<center><h4>%s (%s/%s)</h4></center>
    <center><a href="../%s"><img src="../%s"></a></center>
    <center>%s%s%s</center>
    </body>
    </html>
    ];


    getDir();
    getSlideName();

    print "Enter a title for the album: ";
    $title = <STDIN>; chomp $title;

    print "Enter image scaling factor (e.g., 0.5, <enter> for default) ";
    $scale = <STDIN> || '1.0'; chomp $scale;

    chdir $dirName;
    @files = <*.*>;
    $total = scalar(@files);
    chdir $slideName;

    foreach $file (@files)
    {
    open FILE , ">$file.htm";
    printf FILE $format, $title, $title, $file, $count + 1, $total,
    $file, $file,
    retPrevFile($count), retPipe($count), retNextFile($count);
    close FILE;
    $count++;

    warn "File $file.htm created.\n"
    }

    print "\n", "Album created!\n";
     
    Nick Monyatovsky, Apr 1, 2004
    #1
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  2. Nick Monyatovsky

    Ville Vainio Guest

    >>>>> "Nick" == Nick Monyatovsky <mon-at-cox-net> writes:

    Nick> 2. There are many things which are very easy to do in Perl, and
    Nick> are very cumbersome in Python. Regular expressions is a
    Nick> vivid example. Saying very generically that Python is easier
    Nick> than Perl is just an invitation for flame wars.

    Saying very generically that Python regexps are more cumbersome than
    Perl one is just an invitation for flame wars. I have heard that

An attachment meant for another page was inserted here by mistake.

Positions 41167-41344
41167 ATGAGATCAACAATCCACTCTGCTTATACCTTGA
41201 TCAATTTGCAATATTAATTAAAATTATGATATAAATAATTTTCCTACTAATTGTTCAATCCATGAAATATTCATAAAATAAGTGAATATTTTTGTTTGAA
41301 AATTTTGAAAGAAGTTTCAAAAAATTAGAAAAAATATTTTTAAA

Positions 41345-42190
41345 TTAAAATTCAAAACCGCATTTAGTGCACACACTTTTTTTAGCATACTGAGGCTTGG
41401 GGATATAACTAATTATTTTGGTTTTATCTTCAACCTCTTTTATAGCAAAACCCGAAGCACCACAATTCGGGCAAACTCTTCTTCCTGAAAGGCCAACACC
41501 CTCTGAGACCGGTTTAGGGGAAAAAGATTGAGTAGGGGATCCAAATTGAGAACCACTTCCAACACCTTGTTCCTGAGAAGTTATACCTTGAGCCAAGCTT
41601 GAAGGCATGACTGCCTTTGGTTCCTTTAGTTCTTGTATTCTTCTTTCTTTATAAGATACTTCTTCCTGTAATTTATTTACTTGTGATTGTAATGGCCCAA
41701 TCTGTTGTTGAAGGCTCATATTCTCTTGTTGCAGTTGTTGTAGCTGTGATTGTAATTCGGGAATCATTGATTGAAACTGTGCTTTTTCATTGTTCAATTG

statement quite often, yet nobody ever bothers to substantiate it.

    Hint - you can do

    s = re.sub
    m = re.match

    if the function names are too long for you. And you don't need to
    re.compile the regexps beforehand, just pass them as strings to the
    functions. And backslash escaping behaviour can be averted by r"raw
    strings".

    The actual regexp syntax is the same as w/ Perl. I guess that's why
    they are often called 'perl-style' regexps.

    Nick> If you'd like to demonstrate that Python is easier than
    Nick> Perl, you'll need to find a better case.

    This is c.l.py - I don't think there are many who would claim the
    opposite. Actually, I think Python and Perl are so far apart in the
    ease of use/complexity/elegance, it's not even funny.

    I'll give some comments on the script anyway.

    Nick> my @files;
    Nick> my $count = 0;
    Nick> my $total = 0;

    In Python there's no need for 'my' - every assignment makes the
    variable local by default. This is a Good Thing, and I doubt you would
    contest that.

    Nick> sub retPrevFile
    Nick> {
    Nick> my $index = shift;

    In Py, you just list the arguments in signature.

    Nick> mkdir "$dirName/$slideName" or die;

    This idiom is not necessary in Py. You just don't handle errors, the
    program terminates w/ traceback automatically.

    Nick> open FILE , ">$file.htm";
    Nick> printf FILE $format, $title, $title, $file, $count + 1, $total,

    Here's a clear inconsistency (FILE doesn't have $, others do). Things
    like this make a language hard to understand. In Py you just have
    objects.

    --
    Ville Vainio http://tinyurl.com/2prnb
     
    Ville Vainio, Apr 1, 2004
    #2